Culinaria: Baby courgettes get the blowtorch treatment

 

Nothing is more fun (in the realm of Culinaria) than taking a blowtorch to a baby courgette. It may seem a little excessive, and a tad dangerous, but the rewards in terms of taste and texture are delightful.

Chargrilling vegetables and getting them as close to black as possible is extremely fashionably of late in many restaurants. Though it may seem excessive, there is a logic behind this culinary pyromania. Charred foods taste nicer because of the ways in which they give off a desirable flavour.

While this Maillard reaction is commonly associated with meat, it can be achieved with vegetables, too. Golden brown crusts of bread and browned onions also give off the umami like quality of charred meat. In spite of the complexity of this process in our mouth (hundreds of different compounds breaking down to form newer, more favourable compounds), it is easy to achieve.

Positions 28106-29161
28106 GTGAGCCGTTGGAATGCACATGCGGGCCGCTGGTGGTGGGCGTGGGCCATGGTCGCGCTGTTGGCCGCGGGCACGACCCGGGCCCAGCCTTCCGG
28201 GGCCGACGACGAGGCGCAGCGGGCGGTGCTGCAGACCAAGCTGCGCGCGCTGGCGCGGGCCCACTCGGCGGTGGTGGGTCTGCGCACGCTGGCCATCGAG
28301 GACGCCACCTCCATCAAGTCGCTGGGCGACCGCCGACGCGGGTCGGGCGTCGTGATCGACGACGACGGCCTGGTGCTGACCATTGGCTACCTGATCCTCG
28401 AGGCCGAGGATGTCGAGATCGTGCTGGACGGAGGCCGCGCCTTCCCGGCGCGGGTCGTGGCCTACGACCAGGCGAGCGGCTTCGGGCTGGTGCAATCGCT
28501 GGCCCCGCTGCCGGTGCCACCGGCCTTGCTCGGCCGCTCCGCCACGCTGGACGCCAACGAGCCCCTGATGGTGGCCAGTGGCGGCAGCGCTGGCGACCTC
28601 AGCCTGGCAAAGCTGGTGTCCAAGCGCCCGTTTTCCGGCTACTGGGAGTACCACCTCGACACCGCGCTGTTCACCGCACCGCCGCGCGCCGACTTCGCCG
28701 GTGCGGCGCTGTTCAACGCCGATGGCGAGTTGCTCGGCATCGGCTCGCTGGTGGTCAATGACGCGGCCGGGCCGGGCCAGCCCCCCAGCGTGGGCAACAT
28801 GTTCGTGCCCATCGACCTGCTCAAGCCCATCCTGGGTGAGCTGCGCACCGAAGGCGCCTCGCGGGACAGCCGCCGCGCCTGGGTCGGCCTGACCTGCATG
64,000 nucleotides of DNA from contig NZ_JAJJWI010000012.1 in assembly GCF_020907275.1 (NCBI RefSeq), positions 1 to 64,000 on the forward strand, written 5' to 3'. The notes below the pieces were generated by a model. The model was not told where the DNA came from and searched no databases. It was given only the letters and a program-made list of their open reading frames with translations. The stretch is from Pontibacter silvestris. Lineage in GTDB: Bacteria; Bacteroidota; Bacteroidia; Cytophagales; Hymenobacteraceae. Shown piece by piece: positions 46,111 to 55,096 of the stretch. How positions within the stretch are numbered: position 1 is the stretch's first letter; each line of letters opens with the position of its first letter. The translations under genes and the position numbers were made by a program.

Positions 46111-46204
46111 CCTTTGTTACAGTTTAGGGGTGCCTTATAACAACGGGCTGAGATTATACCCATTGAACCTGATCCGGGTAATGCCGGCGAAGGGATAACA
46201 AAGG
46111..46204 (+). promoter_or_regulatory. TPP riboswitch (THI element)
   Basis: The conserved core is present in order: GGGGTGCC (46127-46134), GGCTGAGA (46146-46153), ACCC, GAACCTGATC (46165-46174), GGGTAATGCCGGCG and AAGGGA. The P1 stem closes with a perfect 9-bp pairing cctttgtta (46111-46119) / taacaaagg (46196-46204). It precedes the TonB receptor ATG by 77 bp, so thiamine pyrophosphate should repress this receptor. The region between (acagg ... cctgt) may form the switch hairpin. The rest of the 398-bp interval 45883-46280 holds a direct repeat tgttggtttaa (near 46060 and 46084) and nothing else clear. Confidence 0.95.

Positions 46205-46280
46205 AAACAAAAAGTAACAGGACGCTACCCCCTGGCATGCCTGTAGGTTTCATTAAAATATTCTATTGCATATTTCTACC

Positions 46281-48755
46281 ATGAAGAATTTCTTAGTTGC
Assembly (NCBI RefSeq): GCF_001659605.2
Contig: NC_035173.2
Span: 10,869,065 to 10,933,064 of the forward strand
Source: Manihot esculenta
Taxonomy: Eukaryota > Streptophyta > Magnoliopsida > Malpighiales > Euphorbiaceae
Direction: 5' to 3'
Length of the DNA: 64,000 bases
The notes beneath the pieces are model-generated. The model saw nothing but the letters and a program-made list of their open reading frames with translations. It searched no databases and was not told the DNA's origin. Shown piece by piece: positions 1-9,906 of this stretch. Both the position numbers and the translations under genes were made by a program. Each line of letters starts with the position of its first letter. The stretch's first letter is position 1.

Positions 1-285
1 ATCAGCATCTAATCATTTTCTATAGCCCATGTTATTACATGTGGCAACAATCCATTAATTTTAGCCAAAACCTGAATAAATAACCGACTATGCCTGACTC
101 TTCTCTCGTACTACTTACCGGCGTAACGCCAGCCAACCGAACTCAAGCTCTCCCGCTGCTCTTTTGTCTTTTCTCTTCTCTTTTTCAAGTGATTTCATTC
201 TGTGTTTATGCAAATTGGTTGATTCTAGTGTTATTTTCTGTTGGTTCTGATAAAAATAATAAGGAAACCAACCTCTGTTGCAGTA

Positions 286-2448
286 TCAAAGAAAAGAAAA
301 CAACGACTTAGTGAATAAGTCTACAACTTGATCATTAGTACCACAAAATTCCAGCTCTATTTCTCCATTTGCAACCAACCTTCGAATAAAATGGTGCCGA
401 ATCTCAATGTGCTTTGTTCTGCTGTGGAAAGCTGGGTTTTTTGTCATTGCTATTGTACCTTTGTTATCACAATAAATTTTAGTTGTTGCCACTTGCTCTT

The sweetness of late summer or early autumn courgettes proves readily acceptable to burning. If you don’t have baby courgettes, pop down to the market and pick up some beautiful green organic ones.

Cut the baby courgettes in two, or the large courgettes in four. Place them on a stainless steel tray and turn on your blowtorch. Char the outside of each until it is black. Though it may not seem so, there is a delicacy to this process. You want to balance the sweetness of the courgette with the bitter quality of the singed outside.

When you’re happy with the appearance of the courgette, dress it with extra virgin rapeseed oil (or duck fat if you’re so inclined) and season with nice flaky Irish sea salt.

All you have to do after this is decide how to eat them. Putting them directly into the mouth without the addition of anything else is amenable. But try dipping them in some lovely sheep’s yogurt. This is a close as its gets to culinary heaven. JP McMahon

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